Rabies a global problem that still causes so many deaths
It was Sam's sixth birthday, and he was playing under the kitchen table as his family gathered to celebrate.
There was a hubbub of conversation between brothers, sisters, cousins, aunts and uncles as Sam's mother busily prepared the meal. Suddenly there was a loud snarl and a snap, and Sam let out a shriek. He had just been bitten by Ben, the family's Jack Russell Terrier, and he was bleeding from a wound on his cheek.
Dog bites are a common form of injury to humans: around half of all Irish children are bitten by a dog at some point during their life. Bites are most common in young children, particularly boys aged between five and nine: the reason for this is that children have not yet learned how to interact with dogs safely. The offending animal is nearly always the family dog (or a neighbour's dog), and most interactions are started by the child. It is rarely "the dog's fault" .
The simple answer to this problem is that children should never be left unsupervised with dogs, regardless of what type of dog it is or its previous behaviour. Children should be taught how to behave around dogs, using tools like the Kennel Club's "Safe and Sound" Scheme ( www.safetyarounddogs.org.uk).
Here in Ireland, the consequences of a dog bite are relatively straightforward. A boy like Sam may just need simple home first aid, or in more severe cases, a visit to hospital may be needed.
In many other countries around the world, it's much more complicated. A dog bite carries the risk of rabies infection, which is invariably fatal in humans.
Rabies is a global problem that causes the deaths of thousands of people and dogs. In India alone, every two seconds someone is bitten by a dog, around 24 people a day suffer an excruciating death from rabies:over half of them are children.
If Sam had been born in India, that minor dog bite could have had desperately serious consequences. If he was lucky, he might be taken to a doctor to be given post-exposure anti-rabies vaccination. However, it'd be far more likely that this level of medical intervention would be unavailable to him. Nothing would be done other than basic cleaning of the wound.
If the dog was carrying rabies, Sam would be infected, and in the following weeks, he would develop symptoms of rabies. He might have a fever or a headache at first, with an itching sensation at the site of bite. A few days later, he would develop anxiety, confusion and agitation. As the disease progressed, Sam would develop abnormal behaviour (such as fear of water), hallucinations, and insomnia. He would go on to suffer a terrifying death.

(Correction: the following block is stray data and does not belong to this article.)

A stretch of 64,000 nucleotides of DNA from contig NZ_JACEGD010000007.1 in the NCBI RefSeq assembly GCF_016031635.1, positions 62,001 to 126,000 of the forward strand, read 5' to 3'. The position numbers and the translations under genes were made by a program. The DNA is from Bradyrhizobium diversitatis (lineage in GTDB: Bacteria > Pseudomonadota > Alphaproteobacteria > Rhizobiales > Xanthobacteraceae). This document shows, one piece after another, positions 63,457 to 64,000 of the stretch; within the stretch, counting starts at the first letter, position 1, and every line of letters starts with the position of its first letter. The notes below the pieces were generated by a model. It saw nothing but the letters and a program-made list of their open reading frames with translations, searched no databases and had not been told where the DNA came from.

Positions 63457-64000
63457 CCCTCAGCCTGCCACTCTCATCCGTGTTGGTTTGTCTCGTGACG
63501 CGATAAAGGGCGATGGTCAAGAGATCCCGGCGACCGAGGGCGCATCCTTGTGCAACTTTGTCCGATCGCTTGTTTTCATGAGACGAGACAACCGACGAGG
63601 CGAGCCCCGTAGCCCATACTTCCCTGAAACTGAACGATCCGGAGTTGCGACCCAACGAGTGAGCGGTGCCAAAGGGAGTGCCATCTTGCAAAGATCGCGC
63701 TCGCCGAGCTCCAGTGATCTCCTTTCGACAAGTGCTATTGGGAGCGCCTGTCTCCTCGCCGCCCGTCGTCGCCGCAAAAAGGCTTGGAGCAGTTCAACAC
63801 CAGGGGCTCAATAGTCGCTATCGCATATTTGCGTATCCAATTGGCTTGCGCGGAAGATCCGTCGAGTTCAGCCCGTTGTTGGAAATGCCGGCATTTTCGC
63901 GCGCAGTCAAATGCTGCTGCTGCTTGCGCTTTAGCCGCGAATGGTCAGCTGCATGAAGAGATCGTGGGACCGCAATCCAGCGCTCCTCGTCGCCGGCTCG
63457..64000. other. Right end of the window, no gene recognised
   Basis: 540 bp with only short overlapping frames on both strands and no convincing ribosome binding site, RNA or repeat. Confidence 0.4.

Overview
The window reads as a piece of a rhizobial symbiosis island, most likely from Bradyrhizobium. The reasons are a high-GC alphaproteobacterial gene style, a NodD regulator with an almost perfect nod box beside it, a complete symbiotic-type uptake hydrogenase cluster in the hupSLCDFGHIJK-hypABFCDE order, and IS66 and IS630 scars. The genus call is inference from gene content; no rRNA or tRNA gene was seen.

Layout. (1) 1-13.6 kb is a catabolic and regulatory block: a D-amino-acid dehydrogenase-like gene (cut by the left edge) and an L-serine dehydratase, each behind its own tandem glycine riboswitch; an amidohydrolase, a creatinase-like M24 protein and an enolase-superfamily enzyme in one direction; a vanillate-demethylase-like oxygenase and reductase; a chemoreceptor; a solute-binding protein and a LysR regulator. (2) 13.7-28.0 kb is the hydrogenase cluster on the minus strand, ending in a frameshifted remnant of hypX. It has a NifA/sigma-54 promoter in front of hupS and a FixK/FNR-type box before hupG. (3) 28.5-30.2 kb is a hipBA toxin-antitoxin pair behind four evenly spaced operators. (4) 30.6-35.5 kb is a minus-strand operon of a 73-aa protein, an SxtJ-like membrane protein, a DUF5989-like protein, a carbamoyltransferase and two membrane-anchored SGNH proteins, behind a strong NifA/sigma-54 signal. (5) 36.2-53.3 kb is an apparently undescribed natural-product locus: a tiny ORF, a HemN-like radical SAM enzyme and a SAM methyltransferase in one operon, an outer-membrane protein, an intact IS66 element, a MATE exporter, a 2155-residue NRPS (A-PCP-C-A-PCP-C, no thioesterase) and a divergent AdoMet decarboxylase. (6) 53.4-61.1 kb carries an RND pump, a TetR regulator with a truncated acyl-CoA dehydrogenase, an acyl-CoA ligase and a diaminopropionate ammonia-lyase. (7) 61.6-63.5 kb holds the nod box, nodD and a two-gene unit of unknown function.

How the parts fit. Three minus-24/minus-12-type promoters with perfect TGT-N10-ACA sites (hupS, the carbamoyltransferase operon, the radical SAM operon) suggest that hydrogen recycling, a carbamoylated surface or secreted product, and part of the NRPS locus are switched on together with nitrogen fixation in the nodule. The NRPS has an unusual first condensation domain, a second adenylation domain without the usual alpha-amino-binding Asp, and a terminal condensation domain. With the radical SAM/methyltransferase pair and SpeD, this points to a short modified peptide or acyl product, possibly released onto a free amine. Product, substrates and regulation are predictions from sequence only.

The most shocking aspect of rabies is that it is completely preventable. Vaccination of dogs in bulk programmes is inexpensive and highly effective: it can cost as little as 50c per dog. In comparison,the cost of a human being treated for rabies after a dog bite is around €40, which is over a month's salary in the regions where rabies is common.
The World Health Organisation believes that mass canine vaccination programmes are the most effective measure for controlling rabies, and that vaccinating 70% of the dogs in an area where rabies is prevalent is necessary to control the disease in both humans and dogs. Ambitious targets are in place to have rabies eliminated from the planet by 2030.
In the recent past, mass dog vaccination programmes have allowed some countries to become rabies-free: there are many examples in South America. In Sri Lanka, this type of programme has reduced rabies deaths from more than 350 in 1973 to just 50 in 2010. Yet in over 150 countries around the world, death by rabies continues to be a threat to humans and dogs. Over 55 000 people die of rabies every year, with over 95% of them in Asia and Africa.
India is the country with the biggest rabies problem, with 20000 people dying every year. So-called "street dogs" are part of the urban culture. They play an important role in the ecosystem by helping to deal with garbage: in areas where dogs have been forcibly removed, the urban rat population has become a major problem. But street dogs also carry rabies.
The answer to India's rabies crisis is well-known but difficult to implement: sterilisation and vaccination of street dogs. This has happened successfully in some areas, but the sheer size and scale of India is daunting: it's the second most populous country in the world, with over 1.2 billion people (nearly 300 times the population of Ireland), living in an area that's 40 times as big as Ireland. It's easy to be intimidated by these numbers, but the answer is still simple: vaccination of most street dogs against rabies, combined where possible, with sterilisation of dogs to prevent breeding.
Many organisations are working to achieve this goal, including the World Society for the Protection of Animals (www.wspa-international.org), and Mission Rabies (www.missionrabies.com) which is aiming to vaccinate over two million dogs in India against rabies in the next three years.
I am travelling out to India next week to play my part. I will be visiting the Mayapuri slum in Delhi, with a charity called ASHA (the Hindu word for hope). My aim is to carry out a dog census and rabies review of the area, using observation and a questionnaire.
I hope that my efforts may lead to dogs in the Mayapuri slum being vaccinated, and in due course, when a boy like Sam is bitten by a dog, he will not be infected with rabies. That one boy may seem insignificant in the statistics, but to him, the difference will be massive. And if other people take action to help to work towards the eradication of rabies in India, tens of thousands of other children like Sam will also be protected against this terrible disease.
Do you want to play your part against rabies? Visit my website at www.petethevet.com to find out more.
New Ross Standard